Pilot invalidates the most common myths about flying

Nov 21, 2018
05:58 A.M.

Through the years, there had been many myths about traveling by plane. Once and for all, a longtime pilot debunked the most popular ones.


According to the Federal Aviation Administration, there are more than 2,587,000 passengers on average traveling to and from airports in the country daily. Still, even though many people choose planes over other ways to travel, there are still quite a lot of people who feel apprehensive of boarding a plane.

Perhaps it is because of the myths, misconceptions, and hearsay about traveling by air. The over-the-top depiction of airplane scenes in Hollywood movies could be culprits as well. These might be the reasons why passengers tend to get anxious during their flights.


To put an end to these culprits, pilot Brett Manders from Jetstar, an Australian airline, answered and debunked the most common airline myths.

“Imagine a football that's pumped up really hard and you're trying to press it in, that's what you're trying to do.”

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Source: Wikipedia

Source: Wikipedia


This has been an age-old myth, and finally, Manders revealed the real deal. He explained that planes have tanks where human wastes are directly stored. Once the plane lands, the container is emptied.


Manders said, “I can safely say there's no number ones or twos that goes out into the atmosphere. All the waste goes into a tank and is held at the bottom of the rear of the aircraft. It doesn't go overboard.”


Many Hollywood movies have shown this. Characters are sucked out of the plane once the door opens while flying. Luckily, Manders said it would never happen.

“Imagine a football that's pumped up really hard and you're trying to press it in, that's what you're trying to do,” he explained.

Manders said that the doors to the front of the plane initially open from the inside and then on the outside. He added, “The pressurization in an airplane adds hundreds of kilos of pressure each square meter of the door, so humans are not strong enough to open the doors.”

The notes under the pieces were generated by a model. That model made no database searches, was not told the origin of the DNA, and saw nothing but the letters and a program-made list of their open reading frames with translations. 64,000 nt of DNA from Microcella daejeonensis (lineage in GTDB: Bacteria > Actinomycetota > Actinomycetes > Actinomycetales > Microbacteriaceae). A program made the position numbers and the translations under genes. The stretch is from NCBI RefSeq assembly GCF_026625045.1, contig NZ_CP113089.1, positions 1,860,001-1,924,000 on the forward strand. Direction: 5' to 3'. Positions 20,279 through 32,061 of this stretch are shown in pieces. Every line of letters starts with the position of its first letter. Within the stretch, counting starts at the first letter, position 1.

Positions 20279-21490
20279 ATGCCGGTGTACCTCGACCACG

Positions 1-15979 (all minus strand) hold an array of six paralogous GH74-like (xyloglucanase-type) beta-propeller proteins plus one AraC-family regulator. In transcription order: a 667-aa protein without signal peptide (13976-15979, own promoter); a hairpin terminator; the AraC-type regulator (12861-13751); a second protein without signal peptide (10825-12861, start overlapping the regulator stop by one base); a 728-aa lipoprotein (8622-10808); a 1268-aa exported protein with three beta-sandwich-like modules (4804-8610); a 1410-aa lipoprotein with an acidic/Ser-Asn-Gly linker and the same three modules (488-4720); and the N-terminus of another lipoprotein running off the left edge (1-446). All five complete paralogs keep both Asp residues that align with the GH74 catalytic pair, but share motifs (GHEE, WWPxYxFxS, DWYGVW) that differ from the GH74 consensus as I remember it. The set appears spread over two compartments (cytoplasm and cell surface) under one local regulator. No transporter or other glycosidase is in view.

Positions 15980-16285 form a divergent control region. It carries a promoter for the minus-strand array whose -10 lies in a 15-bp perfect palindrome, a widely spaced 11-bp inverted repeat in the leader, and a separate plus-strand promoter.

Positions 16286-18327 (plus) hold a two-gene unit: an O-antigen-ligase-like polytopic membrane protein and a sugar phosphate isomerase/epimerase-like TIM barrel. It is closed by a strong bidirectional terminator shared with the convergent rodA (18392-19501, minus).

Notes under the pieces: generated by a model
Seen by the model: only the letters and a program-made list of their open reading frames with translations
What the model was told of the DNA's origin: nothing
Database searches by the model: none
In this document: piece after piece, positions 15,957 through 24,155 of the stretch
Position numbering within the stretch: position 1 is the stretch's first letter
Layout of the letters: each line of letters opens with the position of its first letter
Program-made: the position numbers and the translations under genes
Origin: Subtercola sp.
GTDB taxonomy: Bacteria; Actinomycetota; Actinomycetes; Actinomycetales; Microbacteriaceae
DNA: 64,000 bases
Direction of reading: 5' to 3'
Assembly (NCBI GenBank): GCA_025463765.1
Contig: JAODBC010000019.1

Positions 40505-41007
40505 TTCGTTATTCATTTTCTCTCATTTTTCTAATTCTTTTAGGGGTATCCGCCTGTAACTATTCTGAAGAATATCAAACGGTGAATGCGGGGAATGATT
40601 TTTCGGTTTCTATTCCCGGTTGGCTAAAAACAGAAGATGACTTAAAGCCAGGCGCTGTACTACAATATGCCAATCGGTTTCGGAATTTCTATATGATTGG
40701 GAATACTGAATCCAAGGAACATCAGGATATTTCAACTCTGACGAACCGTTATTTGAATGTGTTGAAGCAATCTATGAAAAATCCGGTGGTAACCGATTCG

Source: Flickr

Source: Flickr



Manders explained that passengers should not worry whenever there is turbulence. He said that it only occurs because various masses of air collide with each other at multiple speeds.

“If you just relate turbulence to bumpy air, all it is is air with different temperatures, moving at different speeds and directions, and it's mixing,” he said.

He continued to say that pilots try to avoid it as much as they could, and airplanes are over-engineered to be the safest it could be.

Source: Flickr

Source: Flickr



Manders said that phones that have not been switched to flight mode might irritate pilots because of the sound in their headphones that comes with phones that still have cell reception. He said it could cause interference with the radios on the plane.

“If you're a member of when mobile phones first came out. Being in your car, your speaker would crackle just before the phone rang, that's the kind of interference [pilots] are talking about,” he explained.

The pilot clarified that one phone wouldn’t probably cause an annoying sound on the pilot’s headphones, but if everyone chose not to switch to flight mode, Manders said there would be an interference.

While on the subject of turning phones to airplane mode, many passengers have always believed that the plane might crash if they refuse to follow the simple rule. They fear that it might interfere with the plane’s navigation.

Source: Flickr

Source: Flickr


Previously, the Discovery Channel show, “Mythbusters,” debunked this myth. Like what was stated above, planes are over-engineered to withstand any interference to keep it as safe as possible. Aircraft are also built to bar foreign signals. As for phones, they operate on different frequencies.

As the show explained, "When you make a call at 10,000 feet, the signal bounces off multiple available cell towers, rather than one at a time. That means too many phone-happy jetsetters might clog up the networks on the ground, which is why the Federal Communications Commission (FCC) — not the Federal Aviation Association (FAA) — banned cell use on planes."

These are just some of the most common myths and misconceptions about planes, but if you happen to have more questions, the website Flight Deck Friend offers to answer them for you.

Their tagline states, “Busting myths and answering questions about aviation, aircraft, flying and pilots.”

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